Last week we saw a flurry of activity and media analysis as three of Australia’s big four banks report half year results to 31st March. Westpac Banking Corp (ASX: WBC) reported on Monday, National Australia Bank Ltd (ASX: NAB) reported on Thursday, while Australia and New Zealand Banking Group (ASX: ANZ) reported on Thursday the previous week.
Analysts have spent this week busily comparing the three results with the half year results of Commonwealth Bank of Australia (ASX: CBA) for the 6 months to 31st December 2013.
Rather inconveniently for investors, the first three finish their financial years at the end of September, while CBA follows the more conventional route of ending at the end of June.
The major takeaways from analysts are that:
- Revenue growth has been impressive, however when foreign exchange and trading benefits are removed, underlying revenue growth was similar to that in the previous half.
- Efficiency improvements continued to boost overall margins.
- Overall profit and earnings per share growth has been pleasantly strong.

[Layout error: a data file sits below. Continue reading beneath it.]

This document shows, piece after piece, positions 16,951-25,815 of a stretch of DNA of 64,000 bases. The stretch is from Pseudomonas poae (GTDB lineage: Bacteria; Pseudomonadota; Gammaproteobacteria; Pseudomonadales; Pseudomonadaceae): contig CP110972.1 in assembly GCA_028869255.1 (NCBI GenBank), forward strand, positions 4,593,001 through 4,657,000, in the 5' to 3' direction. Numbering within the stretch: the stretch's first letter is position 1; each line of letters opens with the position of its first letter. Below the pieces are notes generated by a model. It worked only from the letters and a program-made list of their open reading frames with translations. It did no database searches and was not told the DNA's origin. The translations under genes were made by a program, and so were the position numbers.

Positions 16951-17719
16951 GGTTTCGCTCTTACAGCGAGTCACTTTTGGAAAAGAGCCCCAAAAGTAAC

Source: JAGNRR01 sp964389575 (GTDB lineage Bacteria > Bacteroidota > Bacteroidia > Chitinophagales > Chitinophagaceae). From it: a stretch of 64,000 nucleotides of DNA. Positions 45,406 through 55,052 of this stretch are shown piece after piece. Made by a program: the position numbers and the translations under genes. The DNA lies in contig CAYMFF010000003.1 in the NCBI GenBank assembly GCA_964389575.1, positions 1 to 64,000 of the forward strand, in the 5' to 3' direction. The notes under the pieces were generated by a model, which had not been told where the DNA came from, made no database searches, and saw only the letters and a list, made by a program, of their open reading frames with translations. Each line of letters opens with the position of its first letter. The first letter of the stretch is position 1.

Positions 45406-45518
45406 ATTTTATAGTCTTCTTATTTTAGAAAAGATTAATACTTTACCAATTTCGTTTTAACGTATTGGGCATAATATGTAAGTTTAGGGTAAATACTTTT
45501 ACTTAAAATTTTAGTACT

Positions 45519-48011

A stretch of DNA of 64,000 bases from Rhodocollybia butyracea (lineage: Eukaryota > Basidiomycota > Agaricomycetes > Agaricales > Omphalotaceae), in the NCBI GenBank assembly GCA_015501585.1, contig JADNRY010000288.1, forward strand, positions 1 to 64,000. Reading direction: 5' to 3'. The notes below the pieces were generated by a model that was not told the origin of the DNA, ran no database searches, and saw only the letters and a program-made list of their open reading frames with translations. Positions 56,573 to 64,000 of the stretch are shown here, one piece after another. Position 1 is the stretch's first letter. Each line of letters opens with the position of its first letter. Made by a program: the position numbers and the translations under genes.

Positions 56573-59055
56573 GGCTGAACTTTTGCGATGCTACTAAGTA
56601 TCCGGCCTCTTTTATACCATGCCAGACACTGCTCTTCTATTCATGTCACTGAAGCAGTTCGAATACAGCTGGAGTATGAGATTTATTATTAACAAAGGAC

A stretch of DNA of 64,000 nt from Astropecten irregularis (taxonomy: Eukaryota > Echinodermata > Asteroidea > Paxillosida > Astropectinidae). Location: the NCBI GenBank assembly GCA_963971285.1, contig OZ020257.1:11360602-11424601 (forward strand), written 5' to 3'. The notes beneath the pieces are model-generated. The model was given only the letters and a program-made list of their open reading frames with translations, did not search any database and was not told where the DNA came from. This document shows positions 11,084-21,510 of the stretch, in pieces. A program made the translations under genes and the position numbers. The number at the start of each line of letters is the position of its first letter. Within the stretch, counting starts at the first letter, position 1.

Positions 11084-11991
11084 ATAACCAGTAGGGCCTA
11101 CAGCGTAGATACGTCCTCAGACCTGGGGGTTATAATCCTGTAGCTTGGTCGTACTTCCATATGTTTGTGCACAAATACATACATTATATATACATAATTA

- Bad debt provisions have continued to fall to cycle lows, delivering strong earnings per share growth.
The analysis indicates that the overall loan market is still showing moderate improvement, however there are still few signs of strong growth in business or home loans.
On a bank-by-bank basis, analysts are of the belief that NAB’s results were the weakest, even though bad debt expenses fell sharply to increase earnings per share by 7.1% for the period.
The best performers were Westpac and Commonwealth Bank, where all divisions contributed to impressive revenue, profit and earnings per share growth. Analysts also appear to be impressed by the gains delivered through efficiency improvements.
Overall, it appears as though Commonwealth Bank’s results were more highly regarded due to its superior revenue growth (4.7% vs 3.9%).
Valuation is Key
While Commonwealth Bank’s results were arguably the most impressive, it is also the most expensive bank on a price to earnings and dividend yield basis, however this argument is usually countered by the long-term outperformance of Commonwealth bank against its three major rivals.
Where to from here?
NAB still appears the cheapest bank, Commonwealth Bank still appears the most expensive, and big share price gains of the last two years will likely be difficult to achieve over the near term. In the mean time, all four banks will provide investors with solid, sustainable dividends well over term deposit rates and are expected to continue growing at or above inflation for the foreseeable future.